While lithum ions are the electrode of choice for making rechargeable batteries at the moment, a team of scientists believe they've developed a better alternative using lithium-sulfur.
Dr Mahdokht Shaibani of Monash University, the lead author of the study, told New Atlas that they faced major hurdles in coming up with a battery design that would last very long without failing; this is because the storage capacity of the sulfur electrode is so large that it can't deal with the stress and breaks apart. The stress distorts the components and damages the polymer binder that holds the materials together, which rapidly deteriorates the battery, so Shaibani and his team got to work coming up with a new binding process that allowed for extra space between the carbon matrix and sulfur particles as the battery expands during charging.
"I created a web-like network where only a minimum amount of binder is in place between the neighboring particles, leaving increased space for accommodating the changes in the structure and the resultant stress", explained Shaibani.
Publishing their results in Science Advances, the team's new battery has shown very promising results, showing a charging and discharging efficiency of over 99%: "To the best of our knowledge this is unprecedented for such high capacity electrodes", Shaibani said.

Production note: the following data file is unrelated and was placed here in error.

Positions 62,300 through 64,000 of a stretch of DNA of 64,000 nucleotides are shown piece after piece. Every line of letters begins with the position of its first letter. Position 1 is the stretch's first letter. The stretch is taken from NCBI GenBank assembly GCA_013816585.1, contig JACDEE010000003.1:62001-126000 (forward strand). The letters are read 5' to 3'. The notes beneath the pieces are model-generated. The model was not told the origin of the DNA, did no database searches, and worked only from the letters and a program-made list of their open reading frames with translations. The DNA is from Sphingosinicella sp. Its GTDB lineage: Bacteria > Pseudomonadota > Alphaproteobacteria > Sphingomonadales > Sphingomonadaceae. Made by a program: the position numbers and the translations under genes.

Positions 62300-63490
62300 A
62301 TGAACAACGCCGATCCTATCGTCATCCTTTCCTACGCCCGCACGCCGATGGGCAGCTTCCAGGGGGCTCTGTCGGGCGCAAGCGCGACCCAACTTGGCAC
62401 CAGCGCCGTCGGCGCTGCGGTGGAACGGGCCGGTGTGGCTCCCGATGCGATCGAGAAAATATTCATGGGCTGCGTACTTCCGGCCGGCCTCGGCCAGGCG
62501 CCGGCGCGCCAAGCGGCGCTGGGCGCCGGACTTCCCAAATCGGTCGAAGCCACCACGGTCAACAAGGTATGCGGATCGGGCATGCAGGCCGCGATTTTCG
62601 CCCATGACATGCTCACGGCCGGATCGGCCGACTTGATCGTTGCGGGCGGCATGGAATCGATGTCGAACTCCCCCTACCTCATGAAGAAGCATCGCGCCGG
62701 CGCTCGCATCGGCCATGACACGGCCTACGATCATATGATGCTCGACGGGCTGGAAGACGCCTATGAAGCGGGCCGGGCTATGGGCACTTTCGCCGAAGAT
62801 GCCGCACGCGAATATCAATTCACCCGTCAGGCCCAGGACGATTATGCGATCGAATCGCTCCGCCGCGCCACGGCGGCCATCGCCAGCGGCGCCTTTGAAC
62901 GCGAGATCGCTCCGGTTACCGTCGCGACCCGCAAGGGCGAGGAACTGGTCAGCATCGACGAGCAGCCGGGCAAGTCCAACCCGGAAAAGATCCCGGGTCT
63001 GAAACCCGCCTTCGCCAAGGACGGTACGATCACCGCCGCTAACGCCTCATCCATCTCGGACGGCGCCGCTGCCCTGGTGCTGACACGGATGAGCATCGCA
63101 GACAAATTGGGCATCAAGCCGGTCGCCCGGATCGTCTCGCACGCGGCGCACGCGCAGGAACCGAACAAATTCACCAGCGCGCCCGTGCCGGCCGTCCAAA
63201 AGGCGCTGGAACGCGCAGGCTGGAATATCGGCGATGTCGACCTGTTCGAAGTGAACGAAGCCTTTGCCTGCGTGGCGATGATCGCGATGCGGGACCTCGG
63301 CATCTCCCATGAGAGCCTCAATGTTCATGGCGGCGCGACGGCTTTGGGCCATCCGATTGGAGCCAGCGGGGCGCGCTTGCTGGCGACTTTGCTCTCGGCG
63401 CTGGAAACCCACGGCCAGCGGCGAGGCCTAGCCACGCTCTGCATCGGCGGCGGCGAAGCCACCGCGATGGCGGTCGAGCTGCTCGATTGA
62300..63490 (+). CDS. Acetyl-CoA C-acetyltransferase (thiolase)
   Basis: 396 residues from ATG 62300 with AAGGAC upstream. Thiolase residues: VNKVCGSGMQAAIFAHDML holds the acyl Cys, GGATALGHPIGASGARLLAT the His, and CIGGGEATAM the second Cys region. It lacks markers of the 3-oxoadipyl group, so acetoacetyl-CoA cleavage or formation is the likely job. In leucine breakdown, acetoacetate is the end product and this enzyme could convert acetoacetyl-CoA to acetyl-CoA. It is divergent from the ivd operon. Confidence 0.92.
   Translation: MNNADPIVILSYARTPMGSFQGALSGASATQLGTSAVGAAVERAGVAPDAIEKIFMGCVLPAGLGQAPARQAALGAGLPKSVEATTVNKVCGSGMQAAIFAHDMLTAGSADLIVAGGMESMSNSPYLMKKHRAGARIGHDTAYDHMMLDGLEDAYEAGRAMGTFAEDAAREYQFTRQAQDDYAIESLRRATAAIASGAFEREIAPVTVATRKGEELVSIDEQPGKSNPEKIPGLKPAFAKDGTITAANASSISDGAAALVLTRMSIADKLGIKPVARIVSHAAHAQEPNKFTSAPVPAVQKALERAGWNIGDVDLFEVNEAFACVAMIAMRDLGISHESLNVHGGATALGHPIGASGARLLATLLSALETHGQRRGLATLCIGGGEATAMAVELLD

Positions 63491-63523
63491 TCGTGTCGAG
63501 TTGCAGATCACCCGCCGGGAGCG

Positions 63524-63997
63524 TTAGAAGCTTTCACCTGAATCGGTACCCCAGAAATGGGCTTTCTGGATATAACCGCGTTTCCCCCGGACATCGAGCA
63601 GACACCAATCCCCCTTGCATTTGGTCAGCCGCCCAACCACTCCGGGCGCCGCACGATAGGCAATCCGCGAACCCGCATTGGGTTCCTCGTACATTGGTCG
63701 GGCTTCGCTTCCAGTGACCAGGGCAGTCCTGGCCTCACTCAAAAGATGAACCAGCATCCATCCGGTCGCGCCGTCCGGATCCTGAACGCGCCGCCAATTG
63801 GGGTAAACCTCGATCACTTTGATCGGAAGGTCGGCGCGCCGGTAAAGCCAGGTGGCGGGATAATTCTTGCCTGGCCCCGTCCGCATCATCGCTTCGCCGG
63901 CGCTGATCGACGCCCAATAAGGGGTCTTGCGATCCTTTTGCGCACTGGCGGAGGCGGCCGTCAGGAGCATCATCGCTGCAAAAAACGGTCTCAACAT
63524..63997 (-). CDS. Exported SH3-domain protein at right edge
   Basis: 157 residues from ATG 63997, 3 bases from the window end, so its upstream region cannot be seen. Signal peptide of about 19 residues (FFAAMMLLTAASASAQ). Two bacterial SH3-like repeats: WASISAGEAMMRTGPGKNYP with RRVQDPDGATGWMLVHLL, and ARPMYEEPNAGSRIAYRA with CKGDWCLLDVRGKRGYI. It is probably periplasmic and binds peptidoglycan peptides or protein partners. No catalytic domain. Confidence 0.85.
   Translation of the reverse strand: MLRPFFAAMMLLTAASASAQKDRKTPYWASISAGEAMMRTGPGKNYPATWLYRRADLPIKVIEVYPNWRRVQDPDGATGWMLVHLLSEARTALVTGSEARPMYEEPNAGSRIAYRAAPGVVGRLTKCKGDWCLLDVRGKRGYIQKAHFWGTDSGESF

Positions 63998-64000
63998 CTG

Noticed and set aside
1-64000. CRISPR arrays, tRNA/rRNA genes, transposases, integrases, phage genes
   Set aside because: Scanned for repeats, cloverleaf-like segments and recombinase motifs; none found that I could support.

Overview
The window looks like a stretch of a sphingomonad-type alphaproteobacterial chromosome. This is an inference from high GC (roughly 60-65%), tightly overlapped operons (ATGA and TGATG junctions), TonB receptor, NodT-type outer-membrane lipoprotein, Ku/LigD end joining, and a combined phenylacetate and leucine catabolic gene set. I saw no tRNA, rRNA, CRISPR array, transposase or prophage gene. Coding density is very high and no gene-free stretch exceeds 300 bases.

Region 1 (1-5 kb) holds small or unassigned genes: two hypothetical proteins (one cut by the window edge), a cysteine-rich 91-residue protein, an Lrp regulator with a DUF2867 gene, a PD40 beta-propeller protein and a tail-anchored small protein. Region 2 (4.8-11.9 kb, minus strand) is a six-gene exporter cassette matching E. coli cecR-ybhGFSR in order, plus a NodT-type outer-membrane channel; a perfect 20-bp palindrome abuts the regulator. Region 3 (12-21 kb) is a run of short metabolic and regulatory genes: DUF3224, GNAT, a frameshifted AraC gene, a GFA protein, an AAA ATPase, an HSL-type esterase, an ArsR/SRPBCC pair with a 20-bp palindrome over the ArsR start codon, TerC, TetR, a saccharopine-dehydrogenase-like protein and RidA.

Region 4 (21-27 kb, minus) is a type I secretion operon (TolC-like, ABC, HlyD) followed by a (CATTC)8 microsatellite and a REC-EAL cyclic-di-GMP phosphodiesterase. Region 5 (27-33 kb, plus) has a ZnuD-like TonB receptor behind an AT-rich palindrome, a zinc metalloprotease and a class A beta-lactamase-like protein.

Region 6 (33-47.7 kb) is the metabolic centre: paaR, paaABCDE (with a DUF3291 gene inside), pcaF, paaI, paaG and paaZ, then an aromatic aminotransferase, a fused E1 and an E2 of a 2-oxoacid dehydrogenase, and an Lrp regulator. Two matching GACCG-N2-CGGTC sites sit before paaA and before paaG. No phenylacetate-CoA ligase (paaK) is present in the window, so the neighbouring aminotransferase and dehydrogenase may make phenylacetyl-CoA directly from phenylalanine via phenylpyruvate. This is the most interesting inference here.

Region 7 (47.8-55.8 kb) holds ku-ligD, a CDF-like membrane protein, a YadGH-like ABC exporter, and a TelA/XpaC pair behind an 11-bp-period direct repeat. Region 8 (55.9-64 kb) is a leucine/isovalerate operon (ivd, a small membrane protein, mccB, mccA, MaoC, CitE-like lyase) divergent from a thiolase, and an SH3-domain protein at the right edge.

It could have huge implications for all devices with a rechargeable battery, and could power a smartphone for five days or allow an electric car to drive over 1,000km on a single charge... imagine how much range that would give your e-bike battery!
A patent has been filed and it's set to be trialled more through the year; while the researchers say it's also simple and cheap to manufacture using water-based processes, so it also ticks the eco-friendly box and reduces hazardous waste.
There's something of an arms race going on when it comes to developing new tech that could lead to bigger range and smaller batteries; recently Bosch announced they are developing microchips made out of a material called silicon carbide (SiC), that the electronics giant describe as "an extraordinary material that will set the pace in power electronics". SiC has existed for quite some time, but this might be the first time they will be applied to e-bike systems.